With the holiday season and our lab work in full swing, we’re finding that it’s a little hectic here at the New York State Hemlock Initiative. We’re collecting, analyzing, compiling, and observing all sorts of phenomena and data in the lab and it feels like we’re up to our eyeballs in samples. This time of year, though, it’s nice to remember what we are grateful for, and so on this busy Friday afternoon we’re reflecting on why we do what we do, and what we are hoping to save from the invasive hemlock woolly adelgid.
Hemlock trees are special to us for a number of reasons, not least because they are pretty gorgeous trees to look at. But their beauty as part of the forested landscape here in New York is secondary to the many ecosystem services that hemlocks provide. The Eastern hemlock (Tsuga canadensis) is what is known as a foundation species, which means that it has an inordinately vital role in its ecosystem. Unfortunately, hemlock trees are so common in our forests that they are often taken for granted. New York has the most eastern hemlock trees of any state in the United States, and those hemlocks are the third most common tree statewide! The highest concentrations of those hemlocks are in the Adirondacks and the Tug Hill Plateau. While we may not immediately notice all the hemlocks around us, we certainly would take note if they disappeared.
Foundation species like hemlock are critical in their environments for several reasons. Firstly, they occupy the base of the food web in their habitat, providing food and shelter for numerous forest species. Hemlocks create unique terrestrial (land) and riparian (river) habitats in eastern forests. Some species that rely on hemlocks for food, shelter, or key habitat features include moose, porcupines, brook trout, and migrating birds. For trout and other aquatic species hemlocks provide shade and slower snow melt in the spring to keep streams cool and clean. This ecosystem service benefits humans too, especially those who rely on local sources for their water needs. In fact, hemlocks around Skaneateles Lake, for instance, help prevent sediment, fertilizer, and pesticide runoffs from getting into the lake, acting as a buffer and improving water quality for the citizens of the city of Syracuse and surrounding areas who rely on Skaneateles for their water. Without hemlocks, expensive water filtration systems would need to be put into place, making conserving hemlocks an economic choice as well as an environmental choice.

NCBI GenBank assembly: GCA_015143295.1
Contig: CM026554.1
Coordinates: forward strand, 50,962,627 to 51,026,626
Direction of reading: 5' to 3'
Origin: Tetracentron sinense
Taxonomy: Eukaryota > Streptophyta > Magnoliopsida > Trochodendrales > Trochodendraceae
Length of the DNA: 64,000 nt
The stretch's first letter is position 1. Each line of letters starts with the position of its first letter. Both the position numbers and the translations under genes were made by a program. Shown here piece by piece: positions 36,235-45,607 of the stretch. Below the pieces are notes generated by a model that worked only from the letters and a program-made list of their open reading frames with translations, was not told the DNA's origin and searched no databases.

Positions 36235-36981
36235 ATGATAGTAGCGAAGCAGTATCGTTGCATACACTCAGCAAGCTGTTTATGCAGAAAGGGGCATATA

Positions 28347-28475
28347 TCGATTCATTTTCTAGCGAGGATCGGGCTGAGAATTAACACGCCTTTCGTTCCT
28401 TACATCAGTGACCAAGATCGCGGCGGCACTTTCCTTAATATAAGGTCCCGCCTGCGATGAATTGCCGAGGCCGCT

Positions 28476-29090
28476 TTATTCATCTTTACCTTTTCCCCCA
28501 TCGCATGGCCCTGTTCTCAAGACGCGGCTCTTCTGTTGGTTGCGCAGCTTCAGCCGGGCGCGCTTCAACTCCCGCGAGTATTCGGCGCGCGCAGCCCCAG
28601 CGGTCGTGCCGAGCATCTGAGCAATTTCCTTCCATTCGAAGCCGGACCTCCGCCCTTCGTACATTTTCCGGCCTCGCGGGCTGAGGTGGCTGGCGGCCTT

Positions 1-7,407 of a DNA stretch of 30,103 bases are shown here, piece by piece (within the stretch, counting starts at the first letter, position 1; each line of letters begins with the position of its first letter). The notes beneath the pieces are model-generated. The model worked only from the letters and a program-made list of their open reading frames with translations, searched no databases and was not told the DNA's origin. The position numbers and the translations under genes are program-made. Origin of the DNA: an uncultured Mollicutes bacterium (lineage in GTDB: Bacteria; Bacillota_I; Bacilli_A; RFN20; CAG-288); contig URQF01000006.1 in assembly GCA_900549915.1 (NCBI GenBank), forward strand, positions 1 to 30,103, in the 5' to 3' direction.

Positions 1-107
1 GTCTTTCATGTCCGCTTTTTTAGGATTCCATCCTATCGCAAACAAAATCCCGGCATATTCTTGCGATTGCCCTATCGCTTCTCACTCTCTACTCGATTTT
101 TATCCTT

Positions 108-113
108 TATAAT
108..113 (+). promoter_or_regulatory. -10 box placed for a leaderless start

In addition to providing key habitat and cool, clean water resources, hemlocks play a vital role in stabilizing stream banks which helps prevent erosion of sediment. Hemlock trees are able to grow on incredibly steep slopes, just like those here in the gorges of Ithaca and the surrounding Finger Lakes towns. Without hemlocks, water quality in streams and lakes would decrease due to increased sedimentation and the beautiful gorges around New York wouldn’t be nearly as strong and stable. Hemlocks also create acidic soil conditions and cleaner air, which allow for the growth of unique mosses and lichens along streams, gorges, and in forests.
The New York forests as we know them would be entirely different places without our hemlock trees. Certainly they’d be places with less natural beauty and a lower diversity of wildlife, but also the quality of life that we humans enjoy from the invisible benefits hemlocks provide would be affected. Here at the New York State Hemlock Initiative we are thinking about the benefits hemlocks provide us every day, and we are working to conserve the legacy of hemlocks in New York’s forests. With that goal in mind, we remain thankful for all that hemlocks give us and hope that we can give something back to them by giving them a fighting chance against the hemlock woolly adelgid.
To learn more about the threat of the hemlock woolly adelgid, click here.
To learn more about our biocontrol program and what we are doing to keep the legacy alive, click here.
To learn how you can get involved, click here.
We also love to hear from you! You can report HWA findings, tell us about HWA on your property, get advice on managing HWA on your land, or just ask us anything about hemlocks and HWA by emailing us at firstname.lastname@example.org. You can also keep up with us by liking or following the New York State Hemlock Initiative Facebook page.